Silverdale Viking Hoard stars in Treasure and Portable Antiquities Scheme reports

20/12/11 .-

The British Museum is delighted with the continuing success of the Treasure Act and the Portable Antiquities Scheme, and they have every right to be.

The reports, launched last week, detail 90,099 finds and 860 Treasure cases in 2010 alone; since the Scheme started there have been 750,000 "finds" across England and Wales, all listed on the website

The highlight of the press launch was a selection of finds from the Silverdale Viking Hoard, discovered in North Lancashire in September 2011 by local metal-detectorist Darren Webster.

The hoard, which dates from 900-910AD, contains 201 silver objects including a previously unrecorded coin type inscribed with the name Harthacnut, thought to be an otherwise unknown Viking ruler.

The coin, along with items including arm rings and silver ingots, has gone on display in the Museum's Grenville Room.

It is possible to determine a lot from a hoard like this. We know that the items come from various Viking periods, and the combination of Anglo-Saxon, Frankish, Anglo-Viking and Islamic influences on the coins and jewellery indicate diverse cultural contacts and a wide trade network.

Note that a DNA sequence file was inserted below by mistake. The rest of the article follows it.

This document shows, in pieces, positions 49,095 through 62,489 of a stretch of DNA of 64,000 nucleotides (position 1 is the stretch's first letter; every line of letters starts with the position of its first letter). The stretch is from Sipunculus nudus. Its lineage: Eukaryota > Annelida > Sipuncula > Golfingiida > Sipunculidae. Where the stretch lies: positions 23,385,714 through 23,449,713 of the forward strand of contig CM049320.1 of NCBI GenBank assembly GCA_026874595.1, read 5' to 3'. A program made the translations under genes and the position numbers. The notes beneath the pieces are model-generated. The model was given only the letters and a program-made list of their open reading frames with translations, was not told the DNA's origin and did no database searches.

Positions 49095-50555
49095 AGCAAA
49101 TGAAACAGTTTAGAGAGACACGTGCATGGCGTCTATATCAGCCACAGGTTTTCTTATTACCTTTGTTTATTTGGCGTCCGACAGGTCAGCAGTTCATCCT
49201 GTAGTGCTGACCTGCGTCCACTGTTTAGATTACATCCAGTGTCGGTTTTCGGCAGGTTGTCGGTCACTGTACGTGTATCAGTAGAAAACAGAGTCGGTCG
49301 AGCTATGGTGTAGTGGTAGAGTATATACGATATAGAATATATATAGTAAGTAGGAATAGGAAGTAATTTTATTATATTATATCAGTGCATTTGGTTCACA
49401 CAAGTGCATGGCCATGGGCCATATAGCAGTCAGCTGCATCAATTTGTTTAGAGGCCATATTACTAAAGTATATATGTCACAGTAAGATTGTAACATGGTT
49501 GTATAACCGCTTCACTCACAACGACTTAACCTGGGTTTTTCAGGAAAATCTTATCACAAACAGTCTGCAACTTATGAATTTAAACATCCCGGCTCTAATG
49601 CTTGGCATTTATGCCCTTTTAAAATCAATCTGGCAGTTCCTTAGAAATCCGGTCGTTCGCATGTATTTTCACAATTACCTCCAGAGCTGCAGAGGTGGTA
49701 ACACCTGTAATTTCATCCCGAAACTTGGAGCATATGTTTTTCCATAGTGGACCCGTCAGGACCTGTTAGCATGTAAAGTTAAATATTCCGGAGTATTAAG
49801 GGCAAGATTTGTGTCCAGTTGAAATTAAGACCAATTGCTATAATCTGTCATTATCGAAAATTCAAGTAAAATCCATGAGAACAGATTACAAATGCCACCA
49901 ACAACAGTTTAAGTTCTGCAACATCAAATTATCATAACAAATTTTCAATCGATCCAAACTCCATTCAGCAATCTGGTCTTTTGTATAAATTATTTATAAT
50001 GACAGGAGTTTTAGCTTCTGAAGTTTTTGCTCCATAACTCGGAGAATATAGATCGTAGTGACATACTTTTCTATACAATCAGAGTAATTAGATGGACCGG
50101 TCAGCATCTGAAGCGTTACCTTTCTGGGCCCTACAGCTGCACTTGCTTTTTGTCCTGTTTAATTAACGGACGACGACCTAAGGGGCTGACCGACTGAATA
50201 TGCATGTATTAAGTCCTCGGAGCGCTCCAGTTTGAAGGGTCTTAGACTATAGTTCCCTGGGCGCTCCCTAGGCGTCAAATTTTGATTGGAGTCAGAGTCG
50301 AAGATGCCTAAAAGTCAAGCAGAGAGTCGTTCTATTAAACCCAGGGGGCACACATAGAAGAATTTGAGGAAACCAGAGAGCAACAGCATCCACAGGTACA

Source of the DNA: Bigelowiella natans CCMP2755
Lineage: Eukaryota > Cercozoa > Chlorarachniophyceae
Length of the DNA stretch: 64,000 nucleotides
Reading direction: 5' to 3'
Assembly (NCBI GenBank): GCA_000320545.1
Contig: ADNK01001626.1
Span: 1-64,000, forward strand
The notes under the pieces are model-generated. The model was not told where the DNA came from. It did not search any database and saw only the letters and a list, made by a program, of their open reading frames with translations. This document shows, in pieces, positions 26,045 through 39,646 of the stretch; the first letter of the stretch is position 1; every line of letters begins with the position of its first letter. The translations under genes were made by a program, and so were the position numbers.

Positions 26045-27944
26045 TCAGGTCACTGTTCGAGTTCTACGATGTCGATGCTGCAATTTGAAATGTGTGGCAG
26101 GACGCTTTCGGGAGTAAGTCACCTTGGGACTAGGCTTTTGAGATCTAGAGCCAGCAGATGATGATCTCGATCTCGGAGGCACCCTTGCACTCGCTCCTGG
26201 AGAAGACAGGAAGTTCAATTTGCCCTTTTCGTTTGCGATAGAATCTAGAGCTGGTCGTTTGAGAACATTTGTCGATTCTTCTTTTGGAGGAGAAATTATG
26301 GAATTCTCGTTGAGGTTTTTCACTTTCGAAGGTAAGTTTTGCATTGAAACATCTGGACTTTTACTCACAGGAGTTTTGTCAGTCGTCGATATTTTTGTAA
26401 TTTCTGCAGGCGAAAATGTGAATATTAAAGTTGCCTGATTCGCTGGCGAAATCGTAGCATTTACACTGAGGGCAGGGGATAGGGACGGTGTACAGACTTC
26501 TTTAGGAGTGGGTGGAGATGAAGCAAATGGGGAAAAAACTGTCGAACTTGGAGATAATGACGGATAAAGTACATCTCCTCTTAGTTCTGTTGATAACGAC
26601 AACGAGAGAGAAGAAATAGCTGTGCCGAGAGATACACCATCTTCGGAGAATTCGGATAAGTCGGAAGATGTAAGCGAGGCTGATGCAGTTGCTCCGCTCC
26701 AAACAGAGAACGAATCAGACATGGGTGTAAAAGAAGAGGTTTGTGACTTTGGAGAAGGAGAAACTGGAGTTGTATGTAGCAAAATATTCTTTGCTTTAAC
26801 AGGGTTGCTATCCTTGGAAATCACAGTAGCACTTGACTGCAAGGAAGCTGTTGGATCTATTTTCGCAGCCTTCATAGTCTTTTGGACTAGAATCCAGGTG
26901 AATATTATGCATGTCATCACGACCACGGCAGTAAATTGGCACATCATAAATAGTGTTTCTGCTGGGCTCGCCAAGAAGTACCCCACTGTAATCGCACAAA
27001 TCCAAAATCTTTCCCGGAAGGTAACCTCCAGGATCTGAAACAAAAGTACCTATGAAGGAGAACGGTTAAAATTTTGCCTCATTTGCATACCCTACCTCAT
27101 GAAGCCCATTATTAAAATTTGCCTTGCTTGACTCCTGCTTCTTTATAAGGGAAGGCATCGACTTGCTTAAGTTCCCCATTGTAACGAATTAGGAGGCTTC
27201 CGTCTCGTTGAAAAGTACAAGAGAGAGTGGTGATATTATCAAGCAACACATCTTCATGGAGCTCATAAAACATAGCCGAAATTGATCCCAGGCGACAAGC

The arm rings – most likely male jewellery – were a symbol of both social and warrior status.

This kind of archaeological find enriches archaeological records and our knowledge of the UK.

Most of the finds reported by amateurs have been discovered on private farmland, away from official excavations; the 1996 Treasure Act requires "treasure" (defined as gold or silver objects or groups of coins more than 300 years old) to be handed over to a coroner within 14 days so that it is not lost to the public.

Other archaeological finds are subject to the PAS, which is a voluntary scheme.

British Museum Director Neil MacGregor believes we are lucky to have a scheme that works as well as the PAS.

Metal-detecting is outlawed, or at least frowned upon, in many countries, meaning thousands of important archaeological objects are left buried and add nothing to the archaeological record.

Speaking at the launch, Ed Vaizey, the Minister for Culture, Communications and Creative Industries, emphasised that the Government has worked hard to ensure the continuation of the scheme, despite the economic downturn and being unable able to fund an overall Coroner for Treasurer.

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